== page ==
The Food and Drug Administration has decided to require manufactures of Ambien, Ambien CR, Zolpimist, Edluar, and some other prescription sleep-aid medications to reduce their recommended dosages for women by half after laboratory studies and driving tests confirmed risks of drowsiness.
The drugs affected by Thursday's FDA announcement all contain the active ingredient zolpidem, which has been shown to impair alertness – particularly in women – when performing tasks the morning after it was taken, especially tasks that require one's full attention, such as driving.
"The changes are different in women and men," Dr. Ellis Unger, a director in FDA's Office of Drug Evaluation, told ABCNews.com
. "We don't understand why yet, but women are more susceptible to next-morning impairment."
Due largely to the increasingly high-paced nature of American life, the use of sleeping pills that include zolpidem have seen a dramatic surge since being introduced in the United States in 1993.
According to health care information and technology company IMS, approximately 60 million prescriptions for sleep-aid drugs were dispensed in the United states in 2011, a 20 percent increase since 2006. Nearly 40 million of such sleep-inducing medications contained zolpidem.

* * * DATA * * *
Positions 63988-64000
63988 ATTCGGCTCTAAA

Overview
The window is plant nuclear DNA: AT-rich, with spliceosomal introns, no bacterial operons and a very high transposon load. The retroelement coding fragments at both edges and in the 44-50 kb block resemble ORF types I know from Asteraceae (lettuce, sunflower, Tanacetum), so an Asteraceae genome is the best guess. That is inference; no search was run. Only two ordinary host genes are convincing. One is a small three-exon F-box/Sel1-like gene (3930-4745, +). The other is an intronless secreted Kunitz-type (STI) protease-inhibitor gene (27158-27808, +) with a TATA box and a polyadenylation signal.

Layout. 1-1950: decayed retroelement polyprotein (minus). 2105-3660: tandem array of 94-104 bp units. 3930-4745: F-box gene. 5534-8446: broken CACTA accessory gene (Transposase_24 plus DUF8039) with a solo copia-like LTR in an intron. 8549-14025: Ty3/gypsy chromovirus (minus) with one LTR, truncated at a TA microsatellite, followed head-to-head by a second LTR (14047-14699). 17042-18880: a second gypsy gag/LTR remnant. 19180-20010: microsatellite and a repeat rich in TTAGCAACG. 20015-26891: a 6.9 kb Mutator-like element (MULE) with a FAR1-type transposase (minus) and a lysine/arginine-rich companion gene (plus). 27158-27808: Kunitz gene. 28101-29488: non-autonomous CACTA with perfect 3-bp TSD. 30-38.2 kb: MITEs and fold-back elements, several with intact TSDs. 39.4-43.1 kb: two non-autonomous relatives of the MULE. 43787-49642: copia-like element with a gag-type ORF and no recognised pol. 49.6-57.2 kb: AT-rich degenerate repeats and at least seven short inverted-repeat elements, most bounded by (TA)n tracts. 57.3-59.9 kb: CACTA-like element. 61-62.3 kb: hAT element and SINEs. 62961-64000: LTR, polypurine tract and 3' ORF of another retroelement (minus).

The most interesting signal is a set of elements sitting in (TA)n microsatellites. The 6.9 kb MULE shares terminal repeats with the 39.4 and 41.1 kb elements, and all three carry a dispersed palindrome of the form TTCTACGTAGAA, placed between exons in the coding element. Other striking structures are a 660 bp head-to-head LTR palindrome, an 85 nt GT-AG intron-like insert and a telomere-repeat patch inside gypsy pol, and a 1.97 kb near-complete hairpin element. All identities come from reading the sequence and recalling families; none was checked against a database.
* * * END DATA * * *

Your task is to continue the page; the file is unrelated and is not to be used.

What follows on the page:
Dr. Robert Temple, an official in the FDA’s Center for Drug Evaluation and Research, said women on average take longer to metabolize the drug, with 15 percent of female test subjects having a level of zolpidem in their blood hours after they wake the following morning compared with just 3 percent of men.
For years, aftereffects of sleeping pills have circulated among users, which led many industry observers to ask what took the FDA so long to act.
"In this case, the FDA may be behind the eight ball," Daniel Carlat, an associate clinical professor of psychiatry at Tufts University, told the New York Times
. "Few doctors will be surprised hearing about this. They'll say, 'Oh yeah, we've already seen this in our patients.'"
The sentiment was shared by Diana Zuckerman, president of the National Research Center for Women & Families.
"This announcement is at least a decade overdue," Zuckerman told ABC News
. "The FDA's announcement today will save lives, but the agency needs to do more to determine all the risks of Ambien and other sleeping pills."
Though the FDA acknowledged having received approximately 700 reports of driving mishaps involving zolpidem use since its introduction, the agency told the Times that it was not easy to connect the reports with the drug. According to the FDA, some of the complaints came from people who had been drinking alcohol with the medication or had forgotten when they took the pill.
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